The mood was one of optimism and steely determination, as a diverse group of townspeople, civic organizations and faith communities united Monday to take part in Leesburg’s 25th annual march commemorating the life and work of the Rev. Martin Luther King Jr.
Town officials estimated that 1,200 people marched through downtown Leesburg from the courthouse to the Douglass Community Center, some pushing strollers and others carrying flags, banners and signs highlighting excerpts from King’s speeches. Many of the marchers stayed at the community center after the march for a program of speeches, readings and musical performances honoring the vision of the civil rights leader.
It was the largest group ever to assemble for Leesburg’s Martin Luther King Jr. Day march and program, said Supervisor Kristen C. Umstattd (D-Leesburg) and others who have witnessed the annual event since it was launched 25 years ago. The Loudoun County branch of the NAACP, the Douglass High School alumni association, the Bluemont Concert Series and the Loudoun Baha’i community were the founding partners.
“It’s a great testament to what Leesburg and Loudoun County are all about, and that’s unity,” Umstattd said.
“I think there’s a feeling that, after all the divisiveness that we’ve seen at the national level, we as a community need to come together and unite for the common good,” she said. “That’s why you see people of all backgrounds here.”
Members of African American fraternities, sororities, churches and civic organizations were among the largest groups participating in the march. They were joined by people from an array of faith groups, some of which were affiliated with Loudoun Interfaith BRIDGES, a sponsor of the event. They included Christians, Jews, Muslims, Baha’is and Unitarian Universalists.
Another sponsor, the All Dulles Area Muslim Society, played a prominent role in the march and program afterward. Boy Scouts and Girl Scouts from the ADAMS Center marched near the front of the procession, carrying flags of the United States and other nations.
“In this day and age, we need to come together under Dr. King’s vision of a beloved community, of a harmonious society that judges people by the content of their character,” said Rizwan Jaka, chairman of the board of the ADAMS Center.
“We believe, as Muslims, that God created nations and tribes so that we may get to know one another, and that is a part of what Dr. King was talking about in that sense: Let us come together, let us get to know one another, let us walk together,” Jaka said.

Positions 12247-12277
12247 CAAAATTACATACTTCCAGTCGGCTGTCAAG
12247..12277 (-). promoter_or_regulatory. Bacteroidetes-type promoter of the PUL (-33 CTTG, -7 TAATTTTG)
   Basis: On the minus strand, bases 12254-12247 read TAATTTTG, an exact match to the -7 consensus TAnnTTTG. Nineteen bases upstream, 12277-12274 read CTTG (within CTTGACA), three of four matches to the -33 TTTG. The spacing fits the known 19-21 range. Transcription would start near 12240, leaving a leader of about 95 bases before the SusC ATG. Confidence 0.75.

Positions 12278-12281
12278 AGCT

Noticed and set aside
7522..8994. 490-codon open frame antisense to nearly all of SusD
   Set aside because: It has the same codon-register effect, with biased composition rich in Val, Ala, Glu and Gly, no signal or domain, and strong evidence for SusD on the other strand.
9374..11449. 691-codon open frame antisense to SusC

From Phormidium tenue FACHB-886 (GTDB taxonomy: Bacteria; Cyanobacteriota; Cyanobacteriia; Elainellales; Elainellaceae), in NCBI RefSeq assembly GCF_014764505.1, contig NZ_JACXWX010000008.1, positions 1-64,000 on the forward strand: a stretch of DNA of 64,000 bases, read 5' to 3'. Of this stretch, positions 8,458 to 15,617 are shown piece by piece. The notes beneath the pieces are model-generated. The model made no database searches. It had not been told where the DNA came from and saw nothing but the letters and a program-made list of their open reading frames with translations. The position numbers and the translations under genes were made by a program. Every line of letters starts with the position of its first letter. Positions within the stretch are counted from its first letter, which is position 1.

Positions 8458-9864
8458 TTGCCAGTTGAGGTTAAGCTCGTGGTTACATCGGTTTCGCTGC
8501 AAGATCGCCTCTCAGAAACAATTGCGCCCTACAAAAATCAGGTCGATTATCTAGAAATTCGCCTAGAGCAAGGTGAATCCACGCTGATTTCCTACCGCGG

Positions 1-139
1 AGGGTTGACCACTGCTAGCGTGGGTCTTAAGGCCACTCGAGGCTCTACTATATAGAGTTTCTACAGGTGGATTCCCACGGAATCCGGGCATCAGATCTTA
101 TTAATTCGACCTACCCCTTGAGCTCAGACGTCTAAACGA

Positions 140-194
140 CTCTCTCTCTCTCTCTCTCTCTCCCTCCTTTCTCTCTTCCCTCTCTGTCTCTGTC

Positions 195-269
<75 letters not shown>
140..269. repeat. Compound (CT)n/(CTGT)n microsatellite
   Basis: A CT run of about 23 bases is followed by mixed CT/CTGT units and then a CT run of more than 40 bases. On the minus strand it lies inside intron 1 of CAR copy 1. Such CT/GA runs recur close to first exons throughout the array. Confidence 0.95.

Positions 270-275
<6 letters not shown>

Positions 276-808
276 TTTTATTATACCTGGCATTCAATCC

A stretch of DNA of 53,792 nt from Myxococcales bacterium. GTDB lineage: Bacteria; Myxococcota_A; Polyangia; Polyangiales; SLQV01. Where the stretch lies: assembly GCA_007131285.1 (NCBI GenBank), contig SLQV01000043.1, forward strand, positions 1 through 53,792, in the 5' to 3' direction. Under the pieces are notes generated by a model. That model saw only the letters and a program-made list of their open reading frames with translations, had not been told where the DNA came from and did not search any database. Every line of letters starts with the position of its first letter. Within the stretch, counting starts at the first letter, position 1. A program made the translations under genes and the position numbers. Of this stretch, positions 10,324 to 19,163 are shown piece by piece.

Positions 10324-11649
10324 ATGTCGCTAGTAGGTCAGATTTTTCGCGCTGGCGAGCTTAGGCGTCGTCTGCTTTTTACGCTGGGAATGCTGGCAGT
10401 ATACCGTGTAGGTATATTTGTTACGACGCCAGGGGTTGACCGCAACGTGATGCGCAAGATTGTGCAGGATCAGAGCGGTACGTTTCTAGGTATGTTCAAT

“We must work to counter bigotry; we must work to counter hate; we must work for upholding civil rights,” he said. “That is something that is so important as we are coming upon the inauguration — that we come together and unite as Americans to continue to uphold religious freedom, women’s rights, human rights, civil rights.”
Loudoun Board of Supervisors Chair Phyllis J. Randall (D-At Large) said it was significant that the march ended at the building that originally housed Douglass High School, “which was literally built by the African American community in Loudoun County because they did not have a school for high school kids.” African American students were educated in the building from 1941 until schools were desegregated in 1968.
Randall, the first African American woman to chair a county board of supervisors in Virginia, said in an interview that it’s possible to remain strong while striving to live up to King’s messages of peace and nonviolence.
“We have to be good and kind to one another, but still do what is right,” she said. “You have kindness and you have strength, and you set out and do the right thing.”
When Randall was asked whether she thought the high level of enthusiasm was connected to the upcoming presidential inauguration, she said, “It is a very large crowd today, and that’s a good thing.
“What I see and what I hear most is people saying to the [Trump] administration, ‘We’re going to continue to hold you accountable,’” she said.
“We’re going to fight you when we think we should, and we’ll support you when we think we should. But we will hold you accountable for the decisions that you make, and we will hold you accountable for the decisions that literally can hurt people.
“Where we think the Trump administration is incorrect, we will respectfully and continuously push back,” Randall said.